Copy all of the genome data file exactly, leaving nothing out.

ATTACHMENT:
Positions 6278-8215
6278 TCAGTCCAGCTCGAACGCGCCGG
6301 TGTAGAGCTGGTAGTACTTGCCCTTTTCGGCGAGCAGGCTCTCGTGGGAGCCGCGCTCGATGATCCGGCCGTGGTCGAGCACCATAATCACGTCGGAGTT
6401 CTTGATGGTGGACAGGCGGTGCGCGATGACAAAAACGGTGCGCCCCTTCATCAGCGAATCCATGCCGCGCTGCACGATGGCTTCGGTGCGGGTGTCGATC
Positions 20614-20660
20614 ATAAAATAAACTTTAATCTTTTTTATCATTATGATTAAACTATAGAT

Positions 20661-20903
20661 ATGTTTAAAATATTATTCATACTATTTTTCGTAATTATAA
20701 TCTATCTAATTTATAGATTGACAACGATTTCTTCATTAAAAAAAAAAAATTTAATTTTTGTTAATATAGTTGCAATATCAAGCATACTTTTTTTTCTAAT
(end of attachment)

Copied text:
Positions 6278-8215
6278 TCAGTCCAGCTCGAACGCGCCGG
6301 TGTAGAGCTGGTAGTACTTGCCCTTTTCGGCGAGCAGGCTCTCGTGGGAGCCGCGCTCGATGATCCGGCCGTGGTCGAGCACCATAATCACGTCGGAGTT
6401 CTTGATGGTGGACAGGCGGTGCGCGATGACAAAAACGGTGCGCCCCTTCATCAGCGAATCCATGCCGCGCTGCACGATGGCTTCGGTGCGGGTGTCGATC
Positions 20614-20660
20614 ATAAAATAAACTTTAATCTTTTTTATCATTATGATTAAACTATAGAT

Positions 20661-20903
20661 ATGTTTAAAATATTATTCATACTATTTTTCGTAATTATAA
20701 TCTATCTAATTTATAGATTGACAACGATTTCTTCATTAAAAAAAAAAAATTTAATTTTTGTTAATATAGTTGCAATATCAAGCATACTTTTTTTTCTAAT